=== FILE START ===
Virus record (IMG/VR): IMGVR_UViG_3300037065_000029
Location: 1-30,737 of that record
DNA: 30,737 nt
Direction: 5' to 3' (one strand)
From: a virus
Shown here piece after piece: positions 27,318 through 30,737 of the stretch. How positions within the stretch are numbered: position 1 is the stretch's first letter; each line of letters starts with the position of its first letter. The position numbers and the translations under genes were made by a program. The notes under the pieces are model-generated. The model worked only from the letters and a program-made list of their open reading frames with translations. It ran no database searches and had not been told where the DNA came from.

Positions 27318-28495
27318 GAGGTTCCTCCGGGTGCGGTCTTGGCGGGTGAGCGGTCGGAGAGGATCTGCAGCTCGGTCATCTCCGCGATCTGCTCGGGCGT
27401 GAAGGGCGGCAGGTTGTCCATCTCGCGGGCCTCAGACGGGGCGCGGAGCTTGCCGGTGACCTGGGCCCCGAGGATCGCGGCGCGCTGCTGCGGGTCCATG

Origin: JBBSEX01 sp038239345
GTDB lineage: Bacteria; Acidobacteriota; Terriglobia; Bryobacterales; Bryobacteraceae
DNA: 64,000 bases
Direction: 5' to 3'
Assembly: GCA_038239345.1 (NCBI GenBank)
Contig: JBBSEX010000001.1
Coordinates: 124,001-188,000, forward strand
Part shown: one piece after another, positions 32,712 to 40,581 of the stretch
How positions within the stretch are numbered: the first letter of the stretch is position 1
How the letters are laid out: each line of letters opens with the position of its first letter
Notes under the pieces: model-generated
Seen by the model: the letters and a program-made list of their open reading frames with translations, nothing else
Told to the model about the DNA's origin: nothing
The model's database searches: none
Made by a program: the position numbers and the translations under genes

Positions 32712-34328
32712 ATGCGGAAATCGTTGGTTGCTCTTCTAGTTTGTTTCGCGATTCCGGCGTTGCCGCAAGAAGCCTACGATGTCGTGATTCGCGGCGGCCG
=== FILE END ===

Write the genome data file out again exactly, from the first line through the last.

Virus record (IMG/VR): IMGVR_UViG_3300037065_000029
Location: 1-30,737 of that record
DNA: 30,737 nt
Direction: 5' to 3' (one strand)
From: a virus
Shown here piece after piece: positions 27,318 through 30,737 of the stretch. How positions within the stretch are numbered: position 1 is the stretch's first letter; each line of letters starts with the position of its first letter. The position numbers and the translations under genes were made by a program. The notes under the pieces are model-generated. The model worked only from the letters and a program-made list of their open reading frames with translations. It ran no database searches and had not been told where the DNA came from.

Positions 27318-28495
27318 GAGGTTCCTCCGGGTGCGGTCTTGGCGGGTGAGCGGTCGGAGAGGATCTGCAGCTCGGTCATCTCCGCGATCTGCTCGGGCGT
27401 GAAGGGCGGCAGGTTGTCCATCTCGCGGGCCTCAGACGGGGCGCGGAGCTTGCCGGTGACCTGGGCCCCGAGGATCGCGGCGCGCTGCTGCGGGTCCATG

Origin: JBBSEX01 sp038239345
GTDB lineage: Bacteria; Acidobacteriota; Terriglobia; Bryobacterales; Bryobacteraceae
DNA: 64,000 bases
Direction: 5' to 3'
Assembly: GCA_038239345.1 (NCBI GenBank)
Contig: JBBSEX010000001.1
Coordinates: 124,001-188,000, forward strand
Part shown: one piece after another, positions 32,712 to 40,581 of the stretch
How positions within the stretch are numbered: the first letter of the stretch is position 1
How the letters are laid out: each line of letters opens with the position of its first letter
Notes under the pieces: model-generated
Seen by the model: the letters and a program-made list of their open reading frames with translations, nothing else
Told to the model about the DNA's origin: nothing
The model's database searches: none
Made by a program: the position numbers and the translations under genes

Positions 32712-34328
32712 ATGCGGAAATCGTTGGTTGCTCTTCTAGTTTGTTTCGCGATTCCGGCGTTGCCGCAAGAAGCCTACGATGTCGTGATTCGCGGCGGCCG